The door moved slightly in the wind, the handle tap-tapping against the wall behind it. Other than the wide open door the kitchen was as it always was: dishtowels hung over the handle to the oven and the teakettle in the back right corner of the stove. Dishes were stacked in the drying rack and the counter was spotless. The table in the middle of the room was covered with a light pink tablecloth and set for three people using a hodge-podge of plates - the ones set aside for family only.
In the corner the fridge's motor purred then giving its habitual clicking noise every so often. It was one of those annoying little things that they had always intended to fix but, as it never impacted on the fridge's ability to work, wasn't a priority. Little magnets held notices and coupons in place on its door, though the top part - the freezer door - was given over to fridge poetry.
She couldn't resist a smile at that: her mother had given the little word magnets to her father on his birthday a few years back and they had become a bit of a tradition. They now had a whole lexicon of words to use to compose poems, limericks and other doggerel.
Moving forward she read the few lines that were placed there:
Over the hills and across the bay
Love and now hatred held in their sway
Two sides of a coin
What are you doing
RUN AWAY RUN AWAY RUN AWAY RUN AWAY RUN AWAY RUN AWAY RUN AWAY RUN AWAY RUN AWAY
As her eyes hit the last line the words turned to red and began to slide down the door, trickling like blood. She lurched back in horror and then turned quickly as a loud bang sounded in another room.
She turned to run but it was as if she was running through thick mud -- it was all in slow motion. Even as she concentrated on moving faster the only thing that speeded up was the loud beating of her heart. Finally, she got to the doorway to the inner rooms of the house but could not enter: there was some sort of force field holding her back.
Across the room, a man's body lay slumped in an easy chair facing a lit fireplace. His body was half turned away so that she couldn't see his face but thick, red blood trickled over the leather chair's shoulder, pooling on the floor. She thumped against the barrier, trying to get to him, but it resisted her.
As she watched a thin line of fire crossed from the hearth to the pool of blood. Once the two met an explosion blasted forcing her gaze away. Turning back, the room was now full of flames and the man's body was gone. However, she could see a female figure leaning against the doorway at the far side of the room.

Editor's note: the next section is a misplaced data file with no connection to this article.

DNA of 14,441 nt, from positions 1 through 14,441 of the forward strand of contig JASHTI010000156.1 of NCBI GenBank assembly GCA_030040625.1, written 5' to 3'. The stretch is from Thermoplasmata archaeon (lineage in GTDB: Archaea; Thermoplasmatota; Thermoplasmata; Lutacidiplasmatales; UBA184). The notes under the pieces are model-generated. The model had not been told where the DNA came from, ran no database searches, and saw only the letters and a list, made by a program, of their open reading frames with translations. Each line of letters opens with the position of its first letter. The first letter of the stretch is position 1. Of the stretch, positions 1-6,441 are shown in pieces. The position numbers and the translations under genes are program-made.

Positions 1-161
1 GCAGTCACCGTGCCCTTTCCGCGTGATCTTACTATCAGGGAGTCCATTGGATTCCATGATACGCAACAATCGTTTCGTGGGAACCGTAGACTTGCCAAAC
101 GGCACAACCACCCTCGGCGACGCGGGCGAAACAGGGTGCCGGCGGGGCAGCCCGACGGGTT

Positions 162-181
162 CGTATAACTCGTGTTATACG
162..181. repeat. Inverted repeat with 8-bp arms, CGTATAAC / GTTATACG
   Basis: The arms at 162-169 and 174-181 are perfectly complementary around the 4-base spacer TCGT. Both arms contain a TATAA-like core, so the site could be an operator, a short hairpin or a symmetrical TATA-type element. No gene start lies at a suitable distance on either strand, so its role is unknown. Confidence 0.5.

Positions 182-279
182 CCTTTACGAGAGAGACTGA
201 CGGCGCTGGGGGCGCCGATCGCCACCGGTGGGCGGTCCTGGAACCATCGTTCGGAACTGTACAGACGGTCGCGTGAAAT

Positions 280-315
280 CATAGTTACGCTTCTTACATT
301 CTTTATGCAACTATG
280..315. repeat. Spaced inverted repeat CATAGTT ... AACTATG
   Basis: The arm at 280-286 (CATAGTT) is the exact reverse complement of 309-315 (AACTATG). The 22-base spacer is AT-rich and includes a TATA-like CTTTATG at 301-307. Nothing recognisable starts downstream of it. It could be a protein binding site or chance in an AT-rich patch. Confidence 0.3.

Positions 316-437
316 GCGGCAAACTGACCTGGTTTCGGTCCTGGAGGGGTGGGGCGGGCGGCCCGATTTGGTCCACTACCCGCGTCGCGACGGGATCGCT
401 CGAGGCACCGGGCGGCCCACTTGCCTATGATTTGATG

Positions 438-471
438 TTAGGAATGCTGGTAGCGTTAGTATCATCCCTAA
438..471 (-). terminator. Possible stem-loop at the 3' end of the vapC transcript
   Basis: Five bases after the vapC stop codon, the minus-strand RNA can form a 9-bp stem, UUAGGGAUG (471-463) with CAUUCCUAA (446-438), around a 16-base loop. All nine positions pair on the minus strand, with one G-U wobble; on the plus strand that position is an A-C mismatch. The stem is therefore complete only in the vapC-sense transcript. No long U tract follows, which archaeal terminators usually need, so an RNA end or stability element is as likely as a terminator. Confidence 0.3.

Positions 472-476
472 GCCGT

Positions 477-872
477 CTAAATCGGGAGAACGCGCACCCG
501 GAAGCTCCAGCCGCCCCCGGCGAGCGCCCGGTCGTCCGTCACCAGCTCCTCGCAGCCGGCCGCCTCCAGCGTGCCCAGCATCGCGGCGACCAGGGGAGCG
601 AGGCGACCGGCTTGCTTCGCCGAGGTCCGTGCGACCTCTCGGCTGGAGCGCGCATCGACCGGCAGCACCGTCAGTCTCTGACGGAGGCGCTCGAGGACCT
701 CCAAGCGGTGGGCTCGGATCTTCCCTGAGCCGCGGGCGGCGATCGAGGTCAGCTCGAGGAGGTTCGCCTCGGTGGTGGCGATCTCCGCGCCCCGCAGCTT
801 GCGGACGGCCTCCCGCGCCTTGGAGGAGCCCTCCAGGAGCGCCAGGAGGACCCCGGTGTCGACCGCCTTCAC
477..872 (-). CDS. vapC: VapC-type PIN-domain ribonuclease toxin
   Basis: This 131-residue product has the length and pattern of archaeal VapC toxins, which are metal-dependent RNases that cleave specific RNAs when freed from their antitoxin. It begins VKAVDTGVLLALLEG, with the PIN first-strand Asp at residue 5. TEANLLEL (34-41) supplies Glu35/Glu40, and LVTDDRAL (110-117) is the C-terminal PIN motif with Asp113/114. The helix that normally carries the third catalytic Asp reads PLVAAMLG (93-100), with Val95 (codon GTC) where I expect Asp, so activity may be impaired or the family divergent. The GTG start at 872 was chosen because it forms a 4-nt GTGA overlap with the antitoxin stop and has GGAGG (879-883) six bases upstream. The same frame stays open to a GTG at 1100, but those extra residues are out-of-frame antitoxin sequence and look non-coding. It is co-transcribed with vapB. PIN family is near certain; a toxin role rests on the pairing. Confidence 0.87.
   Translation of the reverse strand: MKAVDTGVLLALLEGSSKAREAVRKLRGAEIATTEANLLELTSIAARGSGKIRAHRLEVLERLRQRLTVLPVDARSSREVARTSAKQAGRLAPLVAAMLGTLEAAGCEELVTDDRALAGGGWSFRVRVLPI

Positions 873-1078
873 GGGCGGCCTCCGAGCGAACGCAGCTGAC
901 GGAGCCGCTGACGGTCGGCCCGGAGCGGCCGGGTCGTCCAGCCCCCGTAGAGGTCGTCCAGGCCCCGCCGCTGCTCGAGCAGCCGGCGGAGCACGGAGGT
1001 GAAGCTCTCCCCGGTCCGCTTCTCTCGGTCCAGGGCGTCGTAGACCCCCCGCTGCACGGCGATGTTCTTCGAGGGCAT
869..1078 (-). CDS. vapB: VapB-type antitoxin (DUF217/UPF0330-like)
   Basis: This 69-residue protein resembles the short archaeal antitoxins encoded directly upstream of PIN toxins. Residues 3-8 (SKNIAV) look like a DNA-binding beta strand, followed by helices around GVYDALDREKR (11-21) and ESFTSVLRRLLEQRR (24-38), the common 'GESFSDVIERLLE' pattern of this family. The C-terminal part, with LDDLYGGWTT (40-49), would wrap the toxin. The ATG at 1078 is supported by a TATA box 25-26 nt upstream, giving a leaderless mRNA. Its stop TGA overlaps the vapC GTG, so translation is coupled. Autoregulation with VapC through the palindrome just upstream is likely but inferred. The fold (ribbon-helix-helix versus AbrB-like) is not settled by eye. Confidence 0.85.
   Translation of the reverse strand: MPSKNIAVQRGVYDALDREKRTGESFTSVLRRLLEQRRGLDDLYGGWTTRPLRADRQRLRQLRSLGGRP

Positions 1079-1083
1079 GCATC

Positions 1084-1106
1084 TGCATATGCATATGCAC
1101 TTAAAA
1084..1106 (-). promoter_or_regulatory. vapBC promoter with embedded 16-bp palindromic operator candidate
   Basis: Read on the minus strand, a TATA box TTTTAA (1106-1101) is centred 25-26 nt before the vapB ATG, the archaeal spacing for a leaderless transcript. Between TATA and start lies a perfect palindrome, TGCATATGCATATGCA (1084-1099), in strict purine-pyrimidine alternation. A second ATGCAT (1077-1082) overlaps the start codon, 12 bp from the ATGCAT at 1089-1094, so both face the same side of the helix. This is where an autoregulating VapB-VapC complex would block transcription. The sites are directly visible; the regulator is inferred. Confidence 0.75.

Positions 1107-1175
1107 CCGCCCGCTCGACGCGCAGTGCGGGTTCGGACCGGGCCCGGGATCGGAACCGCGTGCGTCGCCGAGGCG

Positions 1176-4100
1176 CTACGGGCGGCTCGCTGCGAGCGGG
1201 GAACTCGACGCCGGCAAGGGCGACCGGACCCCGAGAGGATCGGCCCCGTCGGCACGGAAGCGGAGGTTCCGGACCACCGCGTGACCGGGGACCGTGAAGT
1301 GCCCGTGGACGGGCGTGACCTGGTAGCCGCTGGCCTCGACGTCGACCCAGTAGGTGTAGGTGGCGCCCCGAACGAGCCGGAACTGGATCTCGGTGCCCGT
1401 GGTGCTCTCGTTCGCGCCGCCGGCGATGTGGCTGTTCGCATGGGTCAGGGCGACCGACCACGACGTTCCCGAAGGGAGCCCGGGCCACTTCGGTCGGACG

The figure took a step forward and she recognized the woman as her mother. As always, she was immaculately dressed and made up, though the cigarette hanging out of the corner of her mouth marred the look of perfection. As did the fact that her hair was on fire.
She glanced at the chair and cackled before looking towards her daughter, locked in the doorway. "It's meant for you too. Come in, come in."
As bidden, she took a step forward, the barrier now gone. Another step into that burning room, towards the cackling figure that was now gulping liquor from a bottle and breathing flames.
The chair by the fireplace dissolved into ash and then rebuild into a man's figure. He too was covered in flames, his face distorted with pain. Shrieking, he swung his arm at her, trying to force her back. "Away, away," he howled over and over again as he lurched towards her.
"Blood of my blood," her mother yelled in counterpoint to the man's wails. "You can't escape. You are me. I'm in you."
Her voice finally broke through the noise. She took a step back, covering her ears to get away from the sound of the roaring inferno and the baying of the burning figures. "No,' she screamed again, as the blaze started to roll towards her. Faster than she could move they were on her, flames licking up her legs. She beat at them, trying to put them out.
She ignored the voice calling her and kept fighting the flames. They seemed to be responding to her actions - falling away slightly - though as they died down the screeching of the burning figures could be made out again.
"Just like me," her mother called. "Never escape."
"Away," the male figure wailed.
Hearing her name she looked up and saw that the man's face was clear now, still in pain but she could recognize it. Her father.
"Daddy!" she called back, trying to move towards him. Her mother laughed loudly.
"Kat!" This time she felt someone give her face a firm slap. It was as if that act released the dream and she was being pulled backwards - and very quickly - through a tunnel. Her eyes opened and she saw Nick's concerned face looking at her.
And burst into tears.